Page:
Social change requires not only that high quality research exist, but that it get into the hands of the people who need it. We recommend a grant to the Stanford Center on Philanthropy and Civil Society that touches both sides of that equation. The Center promotes academic research on philanthropy and engages students, faculty, and practitioners about ways in which philanthropic institutions, nonprofit organizations, and other sectors of society solve social problems. The Center recently acquired Hewlett grantee the Stanford Social Innovation Review. The Review was founded and incubated at the Stanford Graduate School of Business and has grown quickly into the field’s leader for distributing high quality content on a wide variety of social innovation topics to social change leaders around the world. With this grant we would formally merge our previously separate funding of the Stanford Center and the Review. Over the years the Center has evolved from a small experiment by two sociology professors to a significant force at the University, with affiliations with five schools and twenty departments and capped off with the acquisition of the Stanford Social Innovation Review.
About the Grantee
366 Galvez Street, Stanford, CA, 94305, United States
Grants to this Grantee
for a new paradigm for utility wildfire safety in California
The Stanford Woods Institute for the Environment’s mission is to produce breakthrough environmental knowledge and solutions that sustain people and planet today and for generations to come. This grant supports the institute’s ability to identify more effective utility wildfire safety solutions in California, which is critical to achieving both wildfire resilience and climate goals. (Substrategy: Wildfire)
for the Toward a World Free of Nuclear Weapons project
Former secretary of state George Shultz’s Toward a World Free of Nuclear weapons project has renewed and catalyzed worldwide interest in reestablishing the vision of, and taking steps toward, significant reductions in global nuclear arsenals and their ultimate elimination. In the coming year, Secretary Shultz, renowned physicist Sidney Drell, and former Ambassador James Goodby plan to enlist the support of countries that have nuclear weapons capabilities and those that are potential nuclear weapon states to encourage step-by-step progress toward a reduction in the role of nuclear weapons worldwide. Such steps could include beginning joint aerial monitoring for nuclear weapons testing and developing methods to encourage active participation of the nine nuclear weapons states in accelerating disarmament.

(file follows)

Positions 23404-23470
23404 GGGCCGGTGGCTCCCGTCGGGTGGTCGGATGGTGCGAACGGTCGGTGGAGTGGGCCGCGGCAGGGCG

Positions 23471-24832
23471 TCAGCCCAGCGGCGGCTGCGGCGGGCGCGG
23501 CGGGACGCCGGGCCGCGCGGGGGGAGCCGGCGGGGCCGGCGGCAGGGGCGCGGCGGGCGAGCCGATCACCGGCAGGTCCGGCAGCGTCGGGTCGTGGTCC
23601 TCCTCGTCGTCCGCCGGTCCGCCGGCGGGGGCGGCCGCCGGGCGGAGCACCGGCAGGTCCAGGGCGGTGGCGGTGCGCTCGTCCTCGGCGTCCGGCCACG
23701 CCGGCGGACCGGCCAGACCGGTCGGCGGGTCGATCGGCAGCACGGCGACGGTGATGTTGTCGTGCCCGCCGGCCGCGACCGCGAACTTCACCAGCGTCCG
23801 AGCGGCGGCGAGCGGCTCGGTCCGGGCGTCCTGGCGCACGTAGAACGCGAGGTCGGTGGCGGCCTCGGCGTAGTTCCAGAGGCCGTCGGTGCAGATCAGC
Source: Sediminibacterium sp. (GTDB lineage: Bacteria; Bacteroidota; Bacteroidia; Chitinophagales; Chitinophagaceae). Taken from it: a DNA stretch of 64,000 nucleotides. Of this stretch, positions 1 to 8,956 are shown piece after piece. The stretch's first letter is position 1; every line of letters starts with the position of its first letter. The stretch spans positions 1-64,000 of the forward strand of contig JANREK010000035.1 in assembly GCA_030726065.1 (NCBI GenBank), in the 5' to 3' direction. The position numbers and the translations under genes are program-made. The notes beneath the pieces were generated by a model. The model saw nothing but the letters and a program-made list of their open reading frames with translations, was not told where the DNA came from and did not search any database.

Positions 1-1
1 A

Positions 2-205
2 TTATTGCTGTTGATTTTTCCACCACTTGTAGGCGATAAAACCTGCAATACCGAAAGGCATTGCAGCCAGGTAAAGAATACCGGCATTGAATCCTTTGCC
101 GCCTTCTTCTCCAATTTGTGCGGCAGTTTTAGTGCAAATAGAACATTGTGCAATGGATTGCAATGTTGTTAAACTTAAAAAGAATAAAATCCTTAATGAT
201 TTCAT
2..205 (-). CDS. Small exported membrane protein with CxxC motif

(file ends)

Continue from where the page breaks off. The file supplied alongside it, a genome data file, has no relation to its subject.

for the Woods Institute Leopold Fellowship
This grant to the Woods Institute at Stanford University would provide communication training to outstanding scientists working in a broad range of environmental fields. The goal is to impart the skills necessary for scientists to translate their knowledge in non-academic settings in a manner that is understandable to decision makers, media, and the public.